This past winter I was fortunate enough to be able to go to western Oklahoma on a four-day coyote hunt. During the hunt there was a particular stand we made that left me feeling like I didn't have the right equipment for the job. Our setup was a large wheat field bottom that had a creek on the right side, a brushy red dirt hill on the left side, an oil rig behind us and what seemed like an endless field of lush wheat in front of us. Ten minutes into our calling regime, a coyote came out along the fence line. In between our set up and the coyote was a flock of Merriam's turkeys that spread from one side of the field to the other. My guess would be close to 250 turkeys. Needless to say, the coyote wouldn't come any closer to us because of the rather apparent distraction that sat between us. Among the four shooters that made up our group, I was carrying a .243 and the other three hunters carried .223's. I watched the coyote stall for several minutes while he watched the multitude of feeding turkeys. I recall one of my fellow hunters saying that the shot would be 400-500 yards. None of us had the gun to make the shot, so we ended up watching the coyote walk along the fence line before eventually disappearing into the creek bed never to be seen again. With a different firearm on hand, the story may have ended differently. Not long after that incident, I added the Kimber Montana chambered in 6.5 Creedmoor to my arsenal of predator rifles.
Why the 6.5 Creedmoor? After the hunt in western Oklahoma, I wanted a caliber that I felt could make a shot like the one I had encountered. I talked to some folks at Hornady and they explained that historically, smaller centerfire cartridges in .204 and .22 caliber have been the most popular for predator hunting. But they also noted that 6.5 Creedmoor had a tendency to shine when the shots were more difficult due to distance or wind. If you have ever hunted western Oklahoma, you know the wind blows everyday. Hornady reps explained that the 6.5 mm bullets benefit from a higher ballistic coefficient compared to traditional varmint/predator bullets, which help them to be less affected by wind. Whereas, smaller caliber bullets may not have much energy left after 300 yards. The 6.5 Creedmoor carries and retains much more energy down range, they said. That was all I needed to hear.
So when asked to review the Montana, I decided to review it largely from a predator hunter's perspective. I wanted to put it to the test on the range as well as in the field. Once I received the gun I decided to top it with a Nikon Monarch 5 in a 5-25x50. On the range I used Hornady's Precision Hunter ELD-X 143-grain loads. That's probably a little much for coyotes, especially if you're worried about pelt damage. The ELD-X bullet is a match accurate hunting bullet with a very sleek profile. A 120-grain A-Max bullet is what I will probably end up hunting with. That said, the 143-grain ELD-X will have more knockdown power at the longer ranges.
Once I got the gun to the range, I began by placing a target at 100 yards. It took four shots to hit directly in the bullseye. That's not bad, considering that all I'd done to that point was take the gun out of the box and install the scope. Once I got it dialed in, I loosed four more shots, and all of them hit within an inch of my desired target. Then I switched over to a coyote target from Birchwood Casey, so I could start getting a feel for what my targets would be like in real life. On my first shot, I targeted the vitals. On the second and third, I simply put my crosshairs on the hole left by that first bullet. My group was right at 1½-inches. Not bad—so I went ahead and moved the target back to 200 yards. My second group was, again, right around 1½-inches, just with a little drop. During my patterning, I was quick to notice how smooth the Montana's bolt was. The Mauser-style extractor is flawless as well. I didn't notice a distinct drop in accuracy, even after I emptied the rifle a few more times and began to warm up the barrel. I attributed that to the glass bedding.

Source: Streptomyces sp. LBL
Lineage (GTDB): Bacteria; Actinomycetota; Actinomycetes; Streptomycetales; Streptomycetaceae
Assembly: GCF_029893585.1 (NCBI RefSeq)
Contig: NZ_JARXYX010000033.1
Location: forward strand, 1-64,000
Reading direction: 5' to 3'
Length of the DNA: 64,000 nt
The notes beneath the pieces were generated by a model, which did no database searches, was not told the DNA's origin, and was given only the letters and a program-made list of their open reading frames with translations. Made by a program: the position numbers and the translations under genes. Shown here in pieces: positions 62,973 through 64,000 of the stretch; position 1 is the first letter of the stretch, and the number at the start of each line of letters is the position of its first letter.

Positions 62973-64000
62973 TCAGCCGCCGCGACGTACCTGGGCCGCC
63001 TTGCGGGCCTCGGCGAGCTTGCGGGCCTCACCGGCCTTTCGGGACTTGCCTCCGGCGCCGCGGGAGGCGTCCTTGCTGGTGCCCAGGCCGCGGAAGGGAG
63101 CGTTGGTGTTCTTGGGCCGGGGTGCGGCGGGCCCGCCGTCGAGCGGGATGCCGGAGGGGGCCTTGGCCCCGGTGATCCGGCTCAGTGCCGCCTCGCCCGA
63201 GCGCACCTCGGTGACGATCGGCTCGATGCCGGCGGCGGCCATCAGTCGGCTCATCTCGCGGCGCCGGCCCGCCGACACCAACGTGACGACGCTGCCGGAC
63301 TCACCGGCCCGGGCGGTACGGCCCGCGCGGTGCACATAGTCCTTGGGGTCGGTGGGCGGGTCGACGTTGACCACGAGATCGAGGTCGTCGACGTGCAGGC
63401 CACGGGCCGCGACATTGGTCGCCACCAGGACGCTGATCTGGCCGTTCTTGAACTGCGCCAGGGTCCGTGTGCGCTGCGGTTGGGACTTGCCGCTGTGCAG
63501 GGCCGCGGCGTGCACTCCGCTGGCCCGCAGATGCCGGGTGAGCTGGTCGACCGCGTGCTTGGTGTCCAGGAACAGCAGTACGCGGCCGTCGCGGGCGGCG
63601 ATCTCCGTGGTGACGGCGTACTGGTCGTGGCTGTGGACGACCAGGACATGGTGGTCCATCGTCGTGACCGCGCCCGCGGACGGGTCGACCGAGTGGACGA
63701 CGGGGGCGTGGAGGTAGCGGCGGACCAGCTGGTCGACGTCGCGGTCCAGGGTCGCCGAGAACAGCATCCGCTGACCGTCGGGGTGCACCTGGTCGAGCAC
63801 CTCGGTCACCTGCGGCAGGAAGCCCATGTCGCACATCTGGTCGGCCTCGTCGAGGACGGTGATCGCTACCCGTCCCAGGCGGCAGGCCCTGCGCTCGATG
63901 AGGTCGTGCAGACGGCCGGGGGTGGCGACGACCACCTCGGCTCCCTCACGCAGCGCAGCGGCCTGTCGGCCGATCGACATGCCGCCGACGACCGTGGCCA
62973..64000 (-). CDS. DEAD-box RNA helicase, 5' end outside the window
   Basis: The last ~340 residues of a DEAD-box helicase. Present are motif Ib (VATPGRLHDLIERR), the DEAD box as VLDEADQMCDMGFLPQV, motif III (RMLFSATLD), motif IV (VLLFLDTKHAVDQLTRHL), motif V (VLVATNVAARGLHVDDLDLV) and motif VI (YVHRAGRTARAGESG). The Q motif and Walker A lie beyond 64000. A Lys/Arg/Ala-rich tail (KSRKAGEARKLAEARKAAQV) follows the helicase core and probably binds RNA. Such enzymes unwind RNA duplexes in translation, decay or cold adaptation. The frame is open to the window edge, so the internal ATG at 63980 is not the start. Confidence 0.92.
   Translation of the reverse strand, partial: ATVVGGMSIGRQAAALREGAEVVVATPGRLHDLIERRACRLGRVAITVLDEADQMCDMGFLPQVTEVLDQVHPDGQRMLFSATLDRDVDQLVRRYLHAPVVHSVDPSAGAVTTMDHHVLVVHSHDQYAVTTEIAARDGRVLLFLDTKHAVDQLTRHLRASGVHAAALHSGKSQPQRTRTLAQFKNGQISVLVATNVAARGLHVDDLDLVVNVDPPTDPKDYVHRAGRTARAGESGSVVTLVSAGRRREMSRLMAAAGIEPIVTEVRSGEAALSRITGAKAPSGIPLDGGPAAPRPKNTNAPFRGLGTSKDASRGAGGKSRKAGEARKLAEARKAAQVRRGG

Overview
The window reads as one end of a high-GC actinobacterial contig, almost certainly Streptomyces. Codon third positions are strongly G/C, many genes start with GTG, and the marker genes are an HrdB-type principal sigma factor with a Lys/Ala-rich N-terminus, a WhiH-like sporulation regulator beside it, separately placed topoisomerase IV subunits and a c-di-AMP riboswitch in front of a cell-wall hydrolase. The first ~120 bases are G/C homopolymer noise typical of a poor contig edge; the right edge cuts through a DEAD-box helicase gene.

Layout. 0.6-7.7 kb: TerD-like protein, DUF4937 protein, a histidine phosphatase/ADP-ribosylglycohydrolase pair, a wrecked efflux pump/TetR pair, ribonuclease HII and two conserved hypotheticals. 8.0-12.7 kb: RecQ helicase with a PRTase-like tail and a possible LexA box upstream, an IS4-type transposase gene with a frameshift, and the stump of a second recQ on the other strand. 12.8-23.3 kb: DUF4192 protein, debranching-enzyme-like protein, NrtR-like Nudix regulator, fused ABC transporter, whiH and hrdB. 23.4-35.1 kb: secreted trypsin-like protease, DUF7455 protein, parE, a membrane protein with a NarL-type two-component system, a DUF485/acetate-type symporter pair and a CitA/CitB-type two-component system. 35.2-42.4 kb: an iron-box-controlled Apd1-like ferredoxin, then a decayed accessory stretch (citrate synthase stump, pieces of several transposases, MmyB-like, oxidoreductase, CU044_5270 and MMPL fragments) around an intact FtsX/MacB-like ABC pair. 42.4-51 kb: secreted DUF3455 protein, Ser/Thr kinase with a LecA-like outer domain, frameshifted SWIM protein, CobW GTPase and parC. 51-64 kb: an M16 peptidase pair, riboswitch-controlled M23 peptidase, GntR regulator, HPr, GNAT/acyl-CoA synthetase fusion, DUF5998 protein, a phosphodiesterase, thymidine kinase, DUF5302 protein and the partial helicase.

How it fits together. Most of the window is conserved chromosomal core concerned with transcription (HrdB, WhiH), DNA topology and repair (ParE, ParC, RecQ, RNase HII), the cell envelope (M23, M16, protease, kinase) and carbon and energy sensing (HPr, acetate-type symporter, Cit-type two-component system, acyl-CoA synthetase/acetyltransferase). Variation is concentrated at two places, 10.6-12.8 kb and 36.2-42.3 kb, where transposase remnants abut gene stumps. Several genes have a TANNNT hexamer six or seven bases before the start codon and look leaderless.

I did take a few shots at 300 and 400 yards, and found that my shots weren't dropping as much as I thought they would. I used the Nikon Spot On app, which said to set sights to shoot -4.46" low at 200 yards for a 100 yard zone, but it seemed to be a little less than that. On the ballistics table at 350 yards it shows 1788 FPS with a drop of 39.1 inches, compared to 2422 FPS at 100 yards. The next time I have a coyote hung up at 400 yards like I did in Oklahoma, I won't be letting it walk away.
Content with my zero, I took the Montana on a predator hunt in southern Missouri. I carried the gun for about an hour and a half that first morning, up and down the ozark hills. I was hunting a large cattle farm, which usually means lots of open pasture land. Even though I was carrying an electronic caller, rabbit decoys and binoculars, it was like the gun wasn't even there—it was very lightweight. The Montana allows for nimble handling and rapid target acquisition. With the thin barrel contour, light, durable Kevlar stock and an action that is scaled to the caliber of the gun, the Montana makes sure you never have more gun than you need. The Kevlar stock is ideal for predator hunters, who can put a beating on a rifle. The downside, for predator hunters, at least, is the box magazine. For most folks, though, it shouldn't be a problem. Even with that aside, from this predator hunter's perspective, the Kimber Montana is a home run.